Jun 18 2020

The Remote Learning Diaries: Moving Forward and Improving the Future of Online Learning

A student at the University of Illinois at Urbana-Champaign recounts her remote learning experience and offers helpful feedback.

With this past semester’s abrupt transition to e-learning, educators and students alike have tried to make meaningful use of e-learning platforms that seem to lack in resources, intimacy and flow. Targeting these problems head-on can be especially difficult in a virtual classroom. And though these challenges might seem universal, there is no singular way they manifest.

Take for example, the issue of resources. Something as rudimentary as not having personal access to the hardware, software or broadband services needed to succeed in an e-learning classroom is an immediate concern. Students who relied on access to public spaces like libraries, and loaned technology have suddenly found themselves cut off not only from access to a workspace outside of the classroom but to the classroom itself. Others have all of the hardware they need but lack the broadband to support e-learning. 

How can we learn remotely when professors and students are having difficulty with the most rudimentary steps of creating and accessing a classroom?

MORE ON EDTECH: Here are the best Zoom remote learning tech tips.

Learning from Trial and Error

Determining how to use online learning spaces, once they can be accessed, has also been a process of trial and error. Classroom spaces are used for large discussions, small group work and as exam spaces. During this rapid transition, educators have been trying desperately to use and implement the most effective platforms and features to maintain online classrooms similar in structure to their onsite classes. 

Live lectures offer a structure similar to that of an in-person class and include opportunities for real-time questions and answers. The difficulty is facilitating a space where students can feel as comfortable interacting with their professors virtually as they would in a physical classroom. But background noises at home, interruptions from other students and lagging video and audio make online class meetings feel anything but organic.

Small group collaborations have also been difficult, as instructors are learning to navigate videoconferencing features that allow them to break out into smaller chat rooms. (I have only encountered this specific feature in Zoom, although other services offer something comparable.) When done wrong, this can be disruptive to the flow of conversation during class, and it can take quite a bit of time to coordinate in larger classes.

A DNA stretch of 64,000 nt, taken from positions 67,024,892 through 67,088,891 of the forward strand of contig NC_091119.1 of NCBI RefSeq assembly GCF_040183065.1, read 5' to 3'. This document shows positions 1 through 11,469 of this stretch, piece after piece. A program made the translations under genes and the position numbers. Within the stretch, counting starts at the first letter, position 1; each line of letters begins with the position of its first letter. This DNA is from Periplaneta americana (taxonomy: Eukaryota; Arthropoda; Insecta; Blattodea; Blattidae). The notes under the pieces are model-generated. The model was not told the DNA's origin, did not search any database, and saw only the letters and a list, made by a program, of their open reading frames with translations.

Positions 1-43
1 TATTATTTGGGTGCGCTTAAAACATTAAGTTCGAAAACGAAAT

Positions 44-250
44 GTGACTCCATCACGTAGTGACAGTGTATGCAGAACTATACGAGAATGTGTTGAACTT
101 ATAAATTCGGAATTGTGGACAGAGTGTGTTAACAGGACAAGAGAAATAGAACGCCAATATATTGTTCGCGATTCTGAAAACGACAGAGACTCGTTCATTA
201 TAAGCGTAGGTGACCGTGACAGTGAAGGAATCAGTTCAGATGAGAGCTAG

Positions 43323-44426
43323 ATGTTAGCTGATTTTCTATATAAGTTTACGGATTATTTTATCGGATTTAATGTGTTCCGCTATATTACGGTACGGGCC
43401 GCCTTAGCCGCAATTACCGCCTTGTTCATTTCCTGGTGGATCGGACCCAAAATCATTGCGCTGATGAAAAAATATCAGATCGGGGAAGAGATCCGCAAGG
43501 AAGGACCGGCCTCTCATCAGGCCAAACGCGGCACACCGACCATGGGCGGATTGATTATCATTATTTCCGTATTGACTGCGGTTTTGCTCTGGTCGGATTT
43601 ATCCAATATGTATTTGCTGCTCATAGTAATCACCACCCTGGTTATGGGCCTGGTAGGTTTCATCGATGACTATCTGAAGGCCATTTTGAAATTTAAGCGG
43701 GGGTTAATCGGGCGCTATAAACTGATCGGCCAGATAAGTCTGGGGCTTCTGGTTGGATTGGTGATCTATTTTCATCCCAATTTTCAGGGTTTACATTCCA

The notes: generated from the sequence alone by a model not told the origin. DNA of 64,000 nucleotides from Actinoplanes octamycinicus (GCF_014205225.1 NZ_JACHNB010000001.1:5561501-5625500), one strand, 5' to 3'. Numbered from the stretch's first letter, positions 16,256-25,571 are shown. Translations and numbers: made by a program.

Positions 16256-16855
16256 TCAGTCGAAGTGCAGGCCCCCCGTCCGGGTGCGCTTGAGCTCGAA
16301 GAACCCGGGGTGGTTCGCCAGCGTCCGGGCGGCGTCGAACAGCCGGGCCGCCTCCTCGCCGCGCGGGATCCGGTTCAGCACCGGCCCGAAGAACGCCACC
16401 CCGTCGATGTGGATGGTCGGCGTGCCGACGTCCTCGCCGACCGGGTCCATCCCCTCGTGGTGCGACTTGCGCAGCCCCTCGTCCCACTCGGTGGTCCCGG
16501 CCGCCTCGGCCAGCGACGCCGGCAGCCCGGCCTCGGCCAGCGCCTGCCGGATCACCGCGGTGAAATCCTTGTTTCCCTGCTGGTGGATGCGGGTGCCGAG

For example, in a lab section with roughly 45 students, breakout rooms could take anywhere between 10 to 15 minutes to organize. This is because the rooms were not coordinated prior to meeting times. 

Small group work is critical to the structure of some classes. When this is the case, instructors and teaching assistants should take extra measures to ensure they know how to use their online learning platforms. This way, they can make the transitions to breakout rooms as smooth as possible. 

An alternative method for some professors is prerecording lectures, which allows students to watch class videos at their own pace. While this seems like the most accommodating and accessible option, students are then tasked with creating the structure of a classroom on their own and don’t have access to real-time opportunities to ask their professors questions.

MORE ON EDTECH: These are the 3 remote learning technology must-haves for higher ed.

More Face-to-Face Communication with Professors

Email communication, while an option, is not quite the same as having a brief face-to-face exchange for quick questions. I hope professors will offer more opportunities for face-to-face communication, like virtual office hours, in the future. 

There is no one-size-fits-all solution to these issues because each classroom, professor and student is different. Although the present situation makes it difficult to establish structured virtual classrooms, more students are developing the habits necessary to thrive in this new learning environment. 

The beauty of an e-learning classroom is its malleability, and the potential for it to be as accommodating, accessible and collaborative as possible to meet the needs of professors and students. Improvement comes from a willingness from students to take full advantage of platform features and offer substantive feedback — and from instructors working to determine best practices for virtual classrooms. While we are making the most of being alone together, we should also be striving to find new ways of connecting to one another.

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